City Creek Nature Notes – Salt Lake City

June 27, 2017

June 26th

Wasp Explosion and Return of the Water Striders

4:30 p.m. It reaches 100 degrees in the valley; the estival heat has returned. The stream level continues to decline, and the pond at picnic site 5 is beginning to reform under the higher spring run-off. At its banks, a wetted sand and silt line has developed. Here, about fifteen Western Yellowjacket wasps land and take sips of water. In a small pocket of calm water, the season’s first water strider (Aquarius remigis) appears (Sept 12th). A similar scene is found at the water seeps below picnic site 6. Checking the stream and its opposite banks at several times along the first mile, I find areas with thirty or forty Yellowjackets. One one bank,a Western tiger swallowtail butterfly lands also seeking to take a drink. Individual Yellowjackets start dive bombing the swallowtail, and after the fourth, the butterfly move down canon. What the yellow jackets are eating is unclear. I find one crawling over a roadside weed that no longer has flowers. It crawls to the juncture between a leaf and the plant’s main stalk where a white liquid oozes out. The wasp spends a minute drinking before flying off. I estimate that there are about 400 wasps along the first mile of road: enough for two colonies. At picnic site 1, a Prairie rose (Rosa setigera), a cultivar, with delicate pink blossoms that surround fifty stamens, blossoms.

Another insect explosion begins. On Utah milkweed plants, a black, yellow-stripped flower loving borer beetle (Calloides nobilis var mormonus Schaeffer) is found. Several are along the road, either feeding on pollen or hovering in flight.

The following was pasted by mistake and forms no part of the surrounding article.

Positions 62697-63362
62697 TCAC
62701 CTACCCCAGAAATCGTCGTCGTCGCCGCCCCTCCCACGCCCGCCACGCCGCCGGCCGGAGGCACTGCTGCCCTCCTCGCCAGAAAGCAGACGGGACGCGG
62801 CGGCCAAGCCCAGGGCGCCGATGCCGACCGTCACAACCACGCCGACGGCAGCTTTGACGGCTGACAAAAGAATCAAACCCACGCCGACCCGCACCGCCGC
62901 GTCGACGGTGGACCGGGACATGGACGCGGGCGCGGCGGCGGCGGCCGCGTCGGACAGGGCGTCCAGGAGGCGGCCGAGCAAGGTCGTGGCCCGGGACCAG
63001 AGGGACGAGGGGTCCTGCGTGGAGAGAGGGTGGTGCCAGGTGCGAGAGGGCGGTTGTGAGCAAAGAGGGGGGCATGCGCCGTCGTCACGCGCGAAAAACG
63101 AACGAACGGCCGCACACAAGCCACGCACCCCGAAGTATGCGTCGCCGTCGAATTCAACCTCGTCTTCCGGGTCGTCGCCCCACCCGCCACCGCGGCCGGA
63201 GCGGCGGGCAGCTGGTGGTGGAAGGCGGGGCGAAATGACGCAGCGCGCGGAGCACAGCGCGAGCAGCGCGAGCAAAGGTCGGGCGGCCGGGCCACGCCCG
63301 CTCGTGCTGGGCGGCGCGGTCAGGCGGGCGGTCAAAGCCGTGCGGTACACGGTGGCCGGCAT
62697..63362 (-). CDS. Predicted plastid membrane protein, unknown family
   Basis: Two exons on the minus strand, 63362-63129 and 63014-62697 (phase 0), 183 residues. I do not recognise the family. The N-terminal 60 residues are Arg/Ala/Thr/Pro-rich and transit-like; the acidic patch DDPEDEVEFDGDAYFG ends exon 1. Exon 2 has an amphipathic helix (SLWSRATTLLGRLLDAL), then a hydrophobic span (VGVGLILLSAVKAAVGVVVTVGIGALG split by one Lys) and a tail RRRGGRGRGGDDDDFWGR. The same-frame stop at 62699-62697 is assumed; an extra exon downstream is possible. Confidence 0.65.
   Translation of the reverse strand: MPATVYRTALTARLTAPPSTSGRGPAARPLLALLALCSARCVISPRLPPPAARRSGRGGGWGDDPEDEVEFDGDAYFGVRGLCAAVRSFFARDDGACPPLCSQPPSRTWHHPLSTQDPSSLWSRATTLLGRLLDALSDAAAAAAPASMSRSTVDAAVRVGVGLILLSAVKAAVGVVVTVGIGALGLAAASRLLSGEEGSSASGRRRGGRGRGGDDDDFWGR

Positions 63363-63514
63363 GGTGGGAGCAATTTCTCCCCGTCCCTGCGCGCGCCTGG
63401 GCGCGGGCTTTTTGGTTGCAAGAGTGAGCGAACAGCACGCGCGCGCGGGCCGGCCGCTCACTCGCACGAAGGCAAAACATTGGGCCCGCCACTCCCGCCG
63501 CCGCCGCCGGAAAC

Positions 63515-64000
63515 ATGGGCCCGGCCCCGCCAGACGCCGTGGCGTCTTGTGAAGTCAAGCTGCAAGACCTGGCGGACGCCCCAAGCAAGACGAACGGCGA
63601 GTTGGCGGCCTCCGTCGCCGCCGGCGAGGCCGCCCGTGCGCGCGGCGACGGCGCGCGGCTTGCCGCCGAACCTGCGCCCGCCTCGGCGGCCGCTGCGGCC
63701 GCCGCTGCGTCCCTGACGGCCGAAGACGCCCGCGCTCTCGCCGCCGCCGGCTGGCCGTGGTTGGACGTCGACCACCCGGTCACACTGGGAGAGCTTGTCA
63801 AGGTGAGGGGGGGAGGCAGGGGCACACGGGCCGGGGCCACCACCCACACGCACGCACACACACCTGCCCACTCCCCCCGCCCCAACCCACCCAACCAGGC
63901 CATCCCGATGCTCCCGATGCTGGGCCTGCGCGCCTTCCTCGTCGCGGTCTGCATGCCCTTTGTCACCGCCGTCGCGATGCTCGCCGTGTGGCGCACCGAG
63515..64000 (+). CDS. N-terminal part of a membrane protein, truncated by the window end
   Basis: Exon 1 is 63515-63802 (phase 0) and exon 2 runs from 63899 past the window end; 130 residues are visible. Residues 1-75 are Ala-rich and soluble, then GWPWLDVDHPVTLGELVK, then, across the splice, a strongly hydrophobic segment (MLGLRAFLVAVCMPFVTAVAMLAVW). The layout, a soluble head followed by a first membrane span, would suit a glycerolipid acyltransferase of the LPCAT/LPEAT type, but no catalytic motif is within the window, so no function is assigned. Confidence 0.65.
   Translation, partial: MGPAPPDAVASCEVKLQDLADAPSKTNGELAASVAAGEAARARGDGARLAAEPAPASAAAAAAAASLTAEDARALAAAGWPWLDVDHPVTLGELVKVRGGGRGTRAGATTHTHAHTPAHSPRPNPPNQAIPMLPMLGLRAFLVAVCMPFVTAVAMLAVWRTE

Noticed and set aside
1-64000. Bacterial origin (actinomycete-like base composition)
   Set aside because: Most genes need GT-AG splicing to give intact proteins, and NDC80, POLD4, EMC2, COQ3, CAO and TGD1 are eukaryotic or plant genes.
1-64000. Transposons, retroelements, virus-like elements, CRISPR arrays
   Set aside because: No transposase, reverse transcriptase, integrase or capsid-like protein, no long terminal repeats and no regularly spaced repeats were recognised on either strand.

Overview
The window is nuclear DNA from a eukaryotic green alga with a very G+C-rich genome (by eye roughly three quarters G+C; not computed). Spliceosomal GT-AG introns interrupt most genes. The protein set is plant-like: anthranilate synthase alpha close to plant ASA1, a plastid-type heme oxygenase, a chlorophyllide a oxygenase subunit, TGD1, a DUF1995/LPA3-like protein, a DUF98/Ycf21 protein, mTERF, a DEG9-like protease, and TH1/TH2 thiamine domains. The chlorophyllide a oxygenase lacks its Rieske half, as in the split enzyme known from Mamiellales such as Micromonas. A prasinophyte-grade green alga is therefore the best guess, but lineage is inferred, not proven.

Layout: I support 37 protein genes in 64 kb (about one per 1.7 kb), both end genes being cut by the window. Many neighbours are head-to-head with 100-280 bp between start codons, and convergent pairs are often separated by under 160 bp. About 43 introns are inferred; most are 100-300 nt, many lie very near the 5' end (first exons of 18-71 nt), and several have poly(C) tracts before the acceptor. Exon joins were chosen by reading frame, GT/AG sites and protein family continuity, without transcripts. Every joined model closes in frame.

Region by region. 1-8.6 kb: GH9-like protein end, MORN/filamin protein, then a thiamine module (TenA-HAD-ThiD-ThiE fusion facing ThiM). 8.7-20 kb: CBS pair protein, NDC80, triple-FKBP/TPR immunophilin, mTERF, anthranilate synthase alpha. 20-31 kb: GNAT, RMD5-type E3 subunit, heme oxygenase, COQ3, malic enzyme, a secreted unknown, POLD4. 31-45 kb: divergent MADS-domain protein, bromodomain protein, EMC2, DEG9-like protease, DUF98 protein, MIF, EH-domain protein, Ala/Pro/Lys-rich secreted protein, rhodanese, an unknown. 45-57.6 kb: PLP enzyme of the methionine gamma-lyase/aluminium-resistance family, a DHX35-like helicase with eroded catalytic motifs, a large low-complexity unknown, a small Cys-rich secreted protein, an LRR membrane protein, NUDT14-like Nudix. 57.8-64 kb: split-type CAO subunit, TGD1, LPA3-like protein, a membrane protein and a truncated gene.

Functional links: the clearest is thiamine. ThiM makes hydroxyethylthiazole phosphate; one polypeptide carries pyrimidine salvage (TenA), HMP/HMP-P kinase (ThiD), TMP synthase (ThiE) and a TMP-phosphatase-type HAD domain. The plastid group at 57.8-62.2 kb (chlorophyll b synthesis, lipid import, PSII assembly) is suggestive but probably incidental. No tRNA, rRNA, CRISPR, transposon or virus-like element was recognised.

* * * *

Per Thoreau’s “Journal” on June 26th, 1853, he notes that air is warmer after a thunderstorm. He describes a summer sunset and a faint afterglow three minutes after the sun falls below the horizon it lights up low clouds in the sky. He notes how in summer light, the outlines of mountain ridges are more distinct. On June 26, 1856, he describes the last remaining Native American, a seventy-year old woman, who lives alone in his neighborhood.

* * * *

On June 26th, R. J. Robinson, a consulting engineer who obtain water rights in City Creek Canyon, offered to sell his rights to the City (Salt Lake Tribune). On June 26th, 1908, the Salt Lake Tribune reported that Chin Wo, who had been sentenced to the City Creek chain gang road crew for vagrancy and who was believed to have mental health issues, attacked police guard Kast with a shovel.

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